Crowdfunding has revolutionized the way in which people obtain funding for business ventures. The top site (based on traffic) — GoFundMe — has raised over $620 million for various projects and campaigns. Other sites like Kickstarter, Indiegogo, Teespring, and Crowdrise, bring life to ideas that may have never come to fruition without the support of crowds who are behind some of the amazing ideas these sites feature.
Some projects, like Oculus Rift and Formlabs’ 3D printer involve potentially world-changing technologies that can end up being worth every penny of investors’ funds. Of course every project and campaign you see on these sites are not created equal, though, and some of these ideas are, well, completely ridiculous.
These more ridiculous campaigns are part of the reason some people criticize crowdfunding sites. In a discussion of the pros and cons of crowdfunding, Stanford University Graduate School of Business explains how crowdfunding allows entrepreneurs to obtain less funding from tradition sources, like family, friends, angel investors, and of course, their own wallets. This places less of their own “skin in the game” and they no longer have to “face” investors one-on-one.
Also, information about these projects and personal campaigns is often not nearly as complex and involved as what a traditional investor or donor would generally expect. Without performing the traditional due diligence, those who fund these campaigns are susceptible to incompetence or even fraud.
Finally, crazy ideas do receive funding and donations. “More ideas get funded today than can possibly return capital, but with crowdfunding the percentage of successes markedly decreases. A lion’s share of crowdfunded investments will never make money and investors will be out-of-luck. While small, fragmented investments limit the catastrophic risk to any single investor, too many failures will give crowdfunding a bad rap and prompt regulatory tightening,” the Stanford publication articulately explains.
Well, we’ve created a list of some of these ridiculous and crazy ideas and personal campaigns. These are campaigns that people are actually funding, but they’ll probably never earn any type of real financial return or reap any sort of benefit. Would you invest in these ideas or donate to these campaigns?
On GoFundMe, one member is currently asking for $2,000 to fund her “Midlife Crisis Squirrel Tattoo” (yes, you read that correctly). The campaign has earned $615 of $2,000 to date and the beginning of the description reads:
If you fund the tattoo, you’ll receive a heartfelt virtual thanks and high five from the GoFundMe member if you donate $5. You can donate various amounts up to $2,000. And for the low low price of $2,000, you’ll receive a signed photograph of the tattoo, and the member will travel to you (anywhere in the U.S.). Would you fund this safe, and oh-so “logical” campaign for virtually no financial benefit?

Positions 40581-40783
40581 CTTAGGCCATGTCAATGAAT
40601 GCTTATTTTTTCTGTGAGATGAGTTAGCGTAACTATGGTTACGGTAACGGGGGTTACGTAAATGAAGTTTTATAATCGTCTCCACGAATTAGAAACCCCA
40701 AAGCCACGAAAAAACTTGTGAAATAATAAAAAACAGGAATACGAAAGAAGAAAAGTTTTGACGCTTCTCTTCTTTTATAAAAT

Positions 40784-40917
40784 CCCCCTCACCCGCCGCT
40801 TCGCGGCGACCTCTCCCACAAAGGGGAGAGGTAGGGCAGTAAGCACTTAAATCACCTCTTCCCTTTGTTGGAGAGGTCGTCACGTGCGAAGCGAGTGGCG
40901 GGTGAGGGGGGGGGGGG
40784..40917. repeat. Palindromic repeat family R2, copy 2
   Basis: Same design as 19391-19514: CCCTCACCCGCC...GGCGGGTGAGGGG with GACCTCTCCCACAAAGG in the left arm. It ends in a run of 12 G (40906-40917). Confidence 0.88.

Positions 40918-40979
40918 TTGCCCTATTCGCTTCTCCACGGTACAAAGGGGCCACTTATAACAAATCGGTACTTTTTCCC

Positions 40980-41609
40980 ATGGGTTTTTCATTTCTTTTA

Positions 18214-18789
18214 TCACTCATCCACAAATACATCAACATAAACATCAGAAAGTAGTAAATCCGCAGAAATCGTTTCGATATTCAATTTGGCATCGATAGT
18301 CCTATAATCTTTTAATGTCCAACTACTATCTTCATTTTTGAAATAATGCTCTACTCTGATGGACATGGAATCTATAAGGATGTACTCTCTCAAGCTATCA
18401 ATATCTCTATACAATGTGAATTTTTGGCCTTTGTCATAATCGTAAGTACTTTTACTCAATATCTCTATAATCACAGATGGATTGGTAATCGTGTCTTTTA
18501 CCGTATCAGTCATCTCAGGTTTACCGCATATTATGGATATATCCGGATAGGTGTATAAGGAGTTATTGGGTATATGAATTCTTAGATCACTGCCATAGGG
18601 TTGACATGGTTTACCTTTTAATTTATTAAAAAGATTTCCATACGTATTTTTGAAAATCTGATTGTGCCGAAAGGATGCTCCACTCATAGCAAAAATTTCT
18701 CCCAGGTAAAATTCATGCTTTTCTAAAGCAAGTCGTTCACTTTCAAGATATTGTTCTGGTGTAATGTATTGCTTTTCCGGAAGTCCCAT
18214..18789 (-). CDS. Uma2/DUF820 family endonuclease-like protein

This GoFundMe member asked for $700 for a new laptop – – not $250 for a basic model Asus; not $90 for a used Dell; not even $5 for a bus ticket to the library, but $700. Perhaps this user thinks that beggars can be choosers. Her description begins with the following message to potential donors:
The description goes on to reveal various health and financial problems the user faces, and that she intends to also use the computer for streaming games, which keep her “spirits lifted.”
As of today, this member has collected all $700. The money was raised by five people within five months. Knowing nothing about the validity of her claims, would you have given her the money?
Tired of waiting all of those minutes for your booze to kick in? Well, wait no more. The Drank Tank is an alcohol vaporizer, similar to the Vapshot (which Steven Colbert explains in the video above).
This Kickstarter campaign is asking for $25,650 and it has raised $2,100. One would think that a product that delivers alcohol into the body would require extensive safety testing. And this testing would come at a much higher cost than $25,650.
But, if you’re crazy enough to invest in this product, you’re money can get you up to five drank tanks, depending on the amount of your investment.
This Indiegogo user is a copycat of the million dollar homepage, where a website selling ad space for $1 per pixel made headlines a while back.
There are a few differences here that this user may not have considered, though. First, this was a unique idea the first time around but copycats usually don’t have that same charm. Second, this gentleman is trying to buy a $1 million boat with his website’s earnings, as opposed to raising money for college like the million dollar homepage creator.
So far, the campaign has earned only $3, so it’s highly unlikely that it will reach its $1 million goal by the campaign’s end in mid-January.
This Kickstarter user is trying to earn $59,000 for his first feature film. The user provides a somewhat unclear description of what the film is going to be about:
But, it provides no videos, no in-depth information about the filmmaker, or any other information a financial backer would generally request. If you decide to financially back the film with a large amount of funding ($10,000 or more), the users says you can actually be in the film. You can “play a small role and be in at least 2 scenes.” But, travel costs will be your responsibility.
So far, this user has collected $0 in funding. Knowing virtually nothing about this individual or his filmmaking abilities, would you help him create his “first feature film?”